In Portland, this was the year the arts got woke.

Way before Colin Kaepernick's jerseys started selling out, our arts communities were focused on justice—marching, painting and dancing for change. The summer's hottest theater ticket was a show about racial profiling written by black playwrights. The Portland Art Museum hosted an educational tour marking the day the first African slaves arrived in Virginia. Some of the city's most prominent art galleries, as well as our longest-running theater, regularly hold diversity dialogues, and Portland authors have banded together for a reading series focused on writers of color.

Consider this year's Fall Arts Guide our knee-down in solidarity.

Every story in our annual preview highlights work by women or people of color. Every writer who wrote one of the articles is also female-identifying, a person of color, or both.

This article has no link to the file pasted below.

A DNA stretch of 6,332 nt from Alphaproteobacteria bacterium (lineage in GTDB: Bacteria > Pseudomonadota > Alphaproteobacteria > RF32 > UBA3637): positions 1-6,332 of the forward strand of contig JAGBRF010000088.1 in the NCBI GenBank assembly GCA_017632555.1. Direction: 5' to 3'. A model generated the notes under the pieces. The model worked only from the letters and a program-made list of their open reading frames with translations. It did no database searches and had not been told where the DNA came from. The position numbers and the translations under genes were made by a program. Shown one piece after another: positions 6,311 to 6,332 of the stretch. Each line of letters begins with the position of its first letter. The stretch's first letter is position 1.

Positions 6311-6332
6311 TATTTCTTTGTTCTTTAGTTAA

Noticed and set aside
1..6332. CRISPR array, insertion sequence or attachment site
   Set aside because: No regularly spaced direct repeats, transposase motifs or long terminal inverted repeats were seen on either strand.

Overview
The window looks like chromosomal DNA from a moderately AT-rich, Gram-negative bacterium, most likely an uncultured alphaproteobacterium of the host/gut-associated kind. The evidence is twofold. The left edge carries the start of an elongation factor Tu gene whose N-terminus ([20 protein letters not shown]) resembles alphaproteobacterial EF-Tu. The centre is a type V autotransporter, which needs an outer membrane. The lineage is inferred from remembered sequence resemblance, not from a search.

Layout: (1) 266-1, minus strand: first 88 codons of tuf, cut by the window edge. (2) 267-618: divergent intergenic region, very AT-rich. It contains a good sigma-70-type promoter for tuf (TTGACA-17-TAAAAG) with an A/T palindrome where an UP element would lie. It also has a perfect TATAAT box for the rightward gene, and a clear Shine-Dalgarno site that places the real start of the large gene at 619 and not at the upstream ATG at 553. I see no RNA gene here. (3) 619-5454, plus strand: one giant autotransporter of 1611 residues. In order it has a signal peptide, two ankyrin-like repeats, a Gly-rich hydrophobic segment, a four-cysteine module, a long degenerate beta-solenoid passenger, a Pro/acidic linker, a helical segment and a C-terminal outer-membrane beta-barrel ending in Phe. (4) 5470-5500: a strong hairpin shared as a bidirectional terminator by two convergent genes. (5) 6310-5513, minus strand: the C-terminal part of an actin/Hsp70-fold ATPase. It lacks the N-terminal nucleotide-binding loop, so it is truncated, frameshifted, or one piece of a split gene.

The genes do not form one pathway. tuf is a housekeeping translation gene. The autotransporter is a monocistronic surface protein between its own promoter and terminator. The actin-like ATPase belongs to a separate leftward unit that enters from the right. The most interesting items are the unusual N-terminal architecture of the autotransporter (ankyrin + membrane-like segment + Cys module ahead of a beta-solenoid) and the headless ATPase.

As it turns out, there's a lot of incredible art that isn't made by white men.

So inside this package, you'll find scenes of 400 female motorcyclists descending on Mount Adams in photographer Lanakila MacNaughton's pop-up gallery show. This fall in Portland, you can watch ex-inmates describe solitary confinement at a church-turned-theater. You can also witness New York's pre-eminent black female choreographer translate her speaking patterns into dance, hear electronically looped opera at the Doug Fir Lounge or see geometric shapes shattered into neon slivers at Portland's newest all-female art gallery. To help you take full advantage of this arts-filled season, we've assembled a super calendar of performance, book readings, gallery shows and concerts covering every day from now until Thanksgiving.

For those who don't know, the phrase "You can't be what you can't see" refers to the need for role models from underrepresented groups to be visible in the media. The idea is, if you don't see someone like you succeeding, it's harder to believe you can succeed.

Well, this fall is a good time for audiences to see something different in order to be something different. Here's where to start.

2016 FALL ARTS GUIDE